The Religion of Man
By Philip Novak
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Tagore is unequivocal in his faith. He appreciates the intellectual triumphs of science, but he writes as a poet and philosopher. Man must always be a music-maker and dreamer of dreams; he must never lose, in his material quests, his longing for t Continue
Tagore is unequivocal in his faith. He appreciates the intellectual triumphs of science, but he writes as a poet and philosopher. Man must always be a music-maker and dreamer of dreams; he must never lose, in his material quests, his longing for the touch of the divine. He traces the growth of the idea of God from primitive notions to universality. Today, as he says, all barriers are down and the "the God of humanity has arrived at the gates of the ruined temple of the tribe." His book rings with joy and affirmation overstepping all limitations of race and creed.
"His estimates of western civilization are searching and some of them written in acidâ¦one reads much between the lines-but Tagore recognizes the true strength of the west and the faults of the east. The lectures are actually a superb and haunting criticism and evaluation of life from the viewpoint of an immemorial philosophy by a wise man." -Christian Century
This is a book for everyone: a book whose human interest and pervading charm assure it a wide appeal and lasting value. It is not a philosophical work, as its author repeatedly warns us; in fact, its one semi-philosophical chapter (the first) may well be omitted. Its value is religious and poetical; like the essays of Emerson, it is primarily a document of the spiritual life." -Journal of Religion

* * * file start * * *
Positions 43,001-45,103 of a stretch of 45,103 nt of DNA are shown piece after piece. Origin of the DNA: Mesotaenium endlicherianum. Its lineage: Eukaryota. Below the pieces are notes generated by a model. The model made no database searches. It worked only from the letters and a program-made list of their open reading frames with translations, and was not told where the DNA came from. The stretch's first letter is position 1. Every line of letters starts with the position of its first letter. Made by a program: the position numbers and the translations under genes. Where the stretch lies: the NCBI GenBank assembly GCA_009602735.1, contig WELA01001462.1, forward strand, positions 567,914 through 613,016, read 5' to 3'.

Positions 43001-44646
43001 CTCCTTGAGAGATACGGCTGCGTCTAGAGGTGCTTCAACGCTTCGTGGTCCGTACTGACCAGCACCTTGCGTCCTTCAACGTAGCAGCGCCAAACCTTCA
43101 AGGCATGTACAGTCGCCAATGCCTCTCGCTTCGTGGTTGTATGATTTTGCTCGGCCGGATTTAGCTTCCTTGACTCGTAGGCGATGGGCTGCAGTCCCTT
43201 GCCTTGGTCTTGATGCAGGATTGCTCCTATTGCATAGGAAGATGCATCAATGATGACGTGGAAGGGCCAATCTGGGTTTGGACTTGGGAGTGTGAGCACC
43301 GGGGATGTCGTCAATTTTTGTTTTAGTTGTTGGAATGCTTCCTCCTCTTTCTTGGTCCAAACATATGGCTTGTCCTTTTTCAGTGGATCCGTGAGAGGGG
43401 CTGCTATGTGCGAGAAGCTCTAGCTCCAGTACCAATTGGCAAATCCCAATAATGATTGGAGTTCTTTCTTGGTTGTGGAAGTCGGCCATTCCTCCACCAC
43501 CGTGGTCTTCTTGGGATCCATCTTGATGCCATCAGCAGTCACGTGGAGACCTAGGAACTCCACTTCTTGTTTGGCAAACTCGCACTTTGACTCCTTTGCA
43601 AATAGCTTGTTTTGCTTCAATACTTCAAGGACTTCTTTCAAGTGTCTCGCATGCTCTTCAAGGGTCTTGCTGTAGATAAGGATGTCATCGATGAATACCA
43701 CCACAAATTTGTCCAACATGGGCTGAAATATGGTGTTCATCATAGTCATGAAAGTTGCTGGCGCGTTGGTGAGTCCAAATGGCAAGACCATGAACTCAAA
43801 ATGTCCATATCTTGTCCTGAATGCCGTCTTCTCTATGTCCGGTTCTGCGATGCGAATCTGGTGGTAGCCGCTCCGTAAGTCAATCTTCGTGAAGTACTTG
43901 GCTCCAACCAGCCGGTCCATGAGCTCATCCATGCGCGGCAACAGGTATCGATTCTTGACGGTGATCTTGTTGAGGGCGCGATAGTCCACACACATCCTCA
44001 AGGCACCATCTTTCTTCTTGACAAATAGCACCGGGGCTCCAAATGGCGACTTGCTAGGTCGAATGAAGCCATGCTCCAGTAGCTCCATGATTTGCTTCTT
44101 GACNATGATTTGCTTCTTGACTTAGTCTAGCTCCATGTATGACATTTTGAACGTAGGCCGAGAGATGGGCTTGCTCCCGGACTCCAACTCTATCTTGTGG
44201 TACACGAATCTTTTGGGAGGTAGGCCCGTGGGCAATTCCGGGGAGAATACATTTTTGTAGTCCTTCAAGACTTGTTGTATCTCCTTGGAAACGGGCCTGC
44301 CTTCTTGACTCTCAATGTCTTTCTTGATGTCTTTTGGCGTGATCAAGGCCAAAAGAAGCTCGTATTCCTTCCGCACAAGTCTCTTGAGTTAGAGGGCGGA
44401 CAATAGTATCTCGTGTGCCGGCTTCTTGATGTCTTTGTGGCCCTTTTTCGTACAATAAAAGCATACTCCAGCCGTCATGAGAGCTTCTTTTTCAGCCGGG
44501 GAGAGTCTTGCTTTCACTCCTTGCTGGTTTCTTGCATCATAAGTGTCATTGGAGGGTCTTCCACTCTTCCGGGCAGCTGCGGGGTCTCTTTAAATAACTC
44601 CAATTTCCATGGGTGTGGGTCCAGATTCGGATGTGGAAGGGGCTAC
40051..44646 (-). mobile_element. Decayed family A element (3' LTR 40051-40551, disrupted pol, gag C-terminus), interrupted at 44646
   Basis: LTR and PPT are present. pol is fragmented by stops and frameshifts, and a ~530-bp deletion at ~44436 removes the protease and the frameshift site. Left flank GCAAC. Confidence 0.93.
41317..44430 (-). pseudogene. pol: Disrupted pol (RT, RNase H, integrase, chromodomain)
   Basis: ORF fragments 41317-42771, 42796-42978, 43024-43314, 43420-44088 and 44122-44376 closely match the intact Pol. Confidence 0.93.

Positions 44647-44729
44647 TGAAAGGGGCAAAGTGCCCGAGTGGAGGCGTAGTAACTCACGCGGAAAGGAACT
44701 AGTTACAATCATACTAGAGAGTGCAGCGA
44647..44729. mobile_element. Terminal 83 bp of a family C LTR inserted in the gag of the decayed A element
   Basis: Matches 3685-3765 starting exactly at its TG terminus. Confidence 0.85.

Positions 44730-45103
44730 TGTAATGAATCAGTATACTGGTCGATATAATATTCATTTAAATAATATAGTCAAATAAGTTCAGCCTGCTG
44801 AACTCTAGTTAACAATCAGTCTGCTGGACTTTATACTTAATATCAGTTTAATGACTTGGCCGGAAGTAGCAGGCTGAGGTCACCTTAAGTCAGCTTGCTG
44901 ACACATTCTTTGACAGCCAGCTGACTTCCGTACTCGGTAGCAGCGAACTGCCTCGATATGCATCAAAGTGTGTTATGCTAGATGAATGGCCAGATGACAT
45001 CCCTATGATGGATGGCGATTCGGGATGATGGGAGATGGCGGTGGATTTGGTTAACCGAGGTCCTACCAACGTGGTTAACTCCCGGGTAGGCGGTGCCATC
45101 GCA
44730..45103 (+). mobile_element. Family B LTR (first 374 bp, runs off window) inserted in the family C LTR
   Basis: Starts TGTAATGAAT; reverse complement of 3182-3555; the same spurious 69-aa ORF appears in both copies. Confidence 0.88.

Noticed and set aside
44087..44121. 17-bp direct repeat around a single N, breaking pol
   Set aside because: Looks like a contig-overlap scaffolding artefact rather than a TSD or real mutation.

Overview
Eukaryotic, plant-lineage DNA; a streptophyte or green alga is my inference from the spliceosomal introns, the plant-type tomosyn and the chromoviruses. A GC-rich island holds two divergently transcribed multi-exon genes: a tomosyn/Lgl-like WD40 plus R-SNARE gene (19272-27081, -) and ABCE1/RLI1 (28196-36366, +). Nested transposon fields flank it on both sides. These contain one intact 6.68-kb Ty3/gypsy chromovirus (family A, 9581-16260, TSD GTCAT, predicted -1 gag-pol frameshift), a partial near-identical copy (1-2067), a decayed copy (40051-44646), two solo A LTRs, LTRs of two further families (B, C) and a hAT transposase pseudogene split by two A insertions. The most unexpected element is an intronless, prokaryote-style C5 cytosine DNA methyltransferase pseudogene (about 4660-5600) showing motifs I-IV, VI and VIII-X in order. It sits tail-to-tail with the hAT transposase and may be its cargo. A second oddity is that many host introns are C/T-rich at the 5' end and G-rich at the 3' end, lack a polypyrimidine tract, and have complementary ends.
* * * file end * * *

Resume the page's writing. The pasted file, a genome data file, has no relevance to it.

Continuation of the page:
"Rich in profound thought and poetic speechâ¦he has never written anything so penetrating and illumination on the nature of thingsâ¦ Tagore has seen visions, and he can paint them for us with a compelling charm due to utter simplicity and fidelity. But he has not stopped there. His reason hs entered into truth by the doors which his intuition has openedâ¦A treasure-store of truth, beauty and wisdom." -New Chronicle
Rabindranath Tagore (1861-1941) was the youngest son of Debendranath Tagore, a leader of the Brahmo Samaj, which was a new religious sect in nineteenth-century Bengal and which attempted a revival of the ultimate monistic basis of Hinduism as laid down in the Upanishads. He was educated at home; and although at seventeen he was sent to England for formal schooling, he did not finish his studies there. In his mature years, in addition to his many-sided literary activities, he managed the family estates, a project which brought him into close touch with common humanity and increased his interest in social reforms. He also started an experimental school at Shantiniketan where he tried his Upanishadic ideals of education. From time to time he participated in the Indian nationalist movement, though in his own non-sentimental and visionary way; and Gandhi, the political father of modern India, was his devoted friend. Tagore was knighted by the ruling British Government in 1915, but within a few years he resigned the honour as a protest against British policies in India. Tagore had early success as a writer in his native Bengal. With his translations of some of his poems he became rapidly known in the West. In fact his fame attained a luminous height, taking him across continents on lecture tours and tours of friendship. For the world he became the voice of India's spiritual heritage; and for India, especially for Bengal, he became a great living institution.
This autobiography/biography was written at the time of the award and later published in the book series Les Prix Nobel/Nobel Lectures.
Philip Novak is the author of The World's Wisdom, a widely used anthology of the sacred texts of the world's religions and the companion reader to Huston Smith's The World's Religions.